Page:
Jeff Bezos worked to build Amazon into the behemoth it is today. But while the company has been a runaway success under his tutelage — at least from the perspective of its stock performance — its legacy when it comes to the nation’s workforce is less straightforward.
When AMZN, -2.00% considers opening a new warehouse or “fulfillment center,” local and state governments shower the company with tax breaks and other incentives in the hope of boosting employment. But researchers say the benefits that politicians are hungry for may never come.
While the opening of an Amazon warehouse increases warehousing employment at the county level by more than 30% after two years, private-sector employment across all industries doesn’t budge, according to a 2018 report by the left-leaning non-profit think tank Economic Policy Institute.
“Our findings of the lack of overall job growth from opening an Amazon fulfillment centers suggest that some sort of employment displacement is taking place, or that the growth in warehousing jobs is too limited to spill over into broad-based employment gains for the overall local economy,” the report said.
As Amazon grows, local retail employment can suffer
The Economic Policy Institute’s report suggested that job losses occurring in other industries after an Amazon fulfillment center opens meant that no new net jobs are created overall. And Amazon’s detrimental effect on retail jobs alone might explain that dynamic.
Some have even suggested that Amazon may end up killing more jobs than outsourcing to China did, thanks to how online shopping is replacing in-store sales at such a rapid clip.
Therefore, potentially more damaging than its warehouse facilities are Amazon’s sorting centers, which function as mid-points between the warehouses and customers, according to Daniel Houston, a partner in Civic Economics, an economic analysis and strategy planning consulting firm. Yet these facilities often attract the same sorts of incentives from government officials as the warehouses do.
“It’s like subsidizing a retailer that’s not local and will put other retailers out of business,” Houston said. “You don’t build your economy around these jobs.”
Amazon disputes the study’s findings
The Seattle-based online retailer contends that its business does improve employment rates locally. The company claims that in counties “that have received Amazon investment” — meaning that an Amazon facility was built there — the unemployment rate has dropped by 4.8 percentage points on average.
Amazon argues that the study’s methodology is flawed. “The study looks at a window of 2001 to 2015, which is misleading as it includes the time in which communities struggled during the recession and when Amazon was not building out its network of fulfillment centers as it is today,” the company said in a statement.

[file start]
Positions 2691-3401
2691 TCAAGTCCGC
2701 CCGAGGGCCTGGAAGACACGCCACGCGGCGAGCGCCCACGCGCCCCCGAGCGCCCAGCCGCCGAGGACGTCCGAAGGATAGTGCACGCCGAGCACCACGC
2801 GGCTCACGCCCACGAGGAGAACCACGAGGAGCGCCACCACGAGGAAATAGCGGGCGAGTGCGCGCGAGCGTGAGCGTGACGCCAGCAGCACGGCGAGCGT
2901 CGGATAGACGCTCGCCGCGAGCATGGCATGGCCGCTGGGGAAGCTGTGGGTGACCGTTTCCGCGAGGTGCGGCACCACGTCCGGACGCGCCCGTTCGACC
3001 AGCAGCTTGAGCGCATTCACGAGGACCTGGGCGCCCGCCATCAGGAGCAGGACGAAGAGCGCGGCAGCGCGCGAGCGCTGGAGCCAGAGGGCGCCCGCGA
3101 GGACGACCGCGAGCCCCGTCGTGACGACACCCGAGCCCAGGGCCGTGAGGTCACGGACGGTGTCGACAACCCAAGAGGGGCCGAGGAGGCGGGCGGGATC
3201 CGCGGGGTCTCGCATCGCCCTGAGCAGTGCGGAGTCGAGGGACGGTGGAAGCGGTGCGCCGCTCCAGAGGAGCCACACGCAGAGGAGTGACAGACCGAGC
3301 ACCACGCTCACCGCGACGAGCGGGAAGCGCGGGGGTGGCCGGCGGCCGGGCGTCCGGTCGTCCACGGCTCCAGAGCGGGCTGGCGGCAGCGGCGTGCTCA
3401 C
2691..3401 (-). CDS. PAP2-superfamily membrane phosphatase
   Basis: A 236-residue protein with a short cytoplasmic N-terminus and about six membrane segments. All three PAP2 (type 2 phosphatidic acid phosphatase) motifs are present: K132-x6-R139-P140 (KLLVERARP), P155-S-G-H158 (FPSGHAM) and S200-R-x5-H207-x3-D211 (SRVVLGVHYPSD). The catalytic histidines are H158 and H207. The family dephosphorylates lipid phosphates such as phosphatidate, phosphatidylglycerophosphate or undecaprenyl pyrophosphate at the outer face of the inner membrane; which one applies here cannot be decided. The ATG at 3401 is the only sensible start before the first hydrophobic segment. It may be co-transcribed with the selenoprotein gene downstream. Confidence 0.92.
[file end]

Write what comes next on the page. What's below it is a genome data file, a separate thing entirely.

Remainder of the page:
The company estimated that its investments have created 200,000 non-Amazon jobs “ranging from construction jobs to health-care industry positions” and Amazon Marketplace provides support for an additional 300,000 jobs. Apple AAPL, -0.89% used a similar calculation when it recently announced it was bringing 20,000 jobs to the U.S.
The growth of Amazon’s warehouses may also be hurting wages overall
Amazon argues that its warehouse jobs “offer competitive pay and comprehensive benefits.” Indeed, many of these jobs are full-time and come with medical insurance, 401(k) matches, paid maternity and parental leave and tuition reimbursement for continued education and training.
But studies have shown that Amazon warehouses can hurt the local economy in one major way: They lower wages for all local warehouse workers. People who work in warehouses in counties where Amazon has a facility earn $41,000 a year on average, versus $45,000 for warehouse workers elsewhere, The Economist reported, citing Bureau of Labor Statistics data.
The magazine further found that local warehouse wages drop by 3% over the 10 quarters following the opening of a new Amazon fulfillment center.
That was the case in San Bernardino, where Amazon has opened multiple fulfillment centers, according to The Atlantic: Though the unemployment rate there has dropped from 15% to 5% over the past six years, the poverty rate increased by nearly 5 percentage points between 2011 and 2016.
Another report by the liberal advocacy group Policy Matters Ohio noted that 10% of Amazon workers in Ohio were on food stamps — though most of these were probably part-time workers.
Amazon warehouses aren’t created equally
Comparing Amazon’s warehouses to those operated by other retailers such as Walmart WMT, +0.31% is a bit of a fool’s errand, Houston said. They operate very differently.
For instance, at one of Amazon’s facilities an employee fulfilling a customer’s order for a screwdriver will run around the warehouse to get the tool from a box of screwdrivers and then pass it along to another employee who will box it up for shipping. Comparatively, Walmart’s distribution centers will mainly handle shipments for retail locations, Houston said, meaning employees operate forklifts to load pallets with multiple containers of screwdrivers onto a truck.
The job requirements at Amazon’s warehouses, therefore, attract a lower wage, but because they are so physically demanding they lead to high turnover, Houston said.
“Towns get excited about this and hear 3,000 jobs are coming, but the turnover is extraordinary because they’re often jobs you don’t want to hold onto,” Houston said. “Don’t go into this with the expectation that you’re going to see this building and its jobs supporting your local economy in a major way.”
This story was updated on Feb. 3, 2021.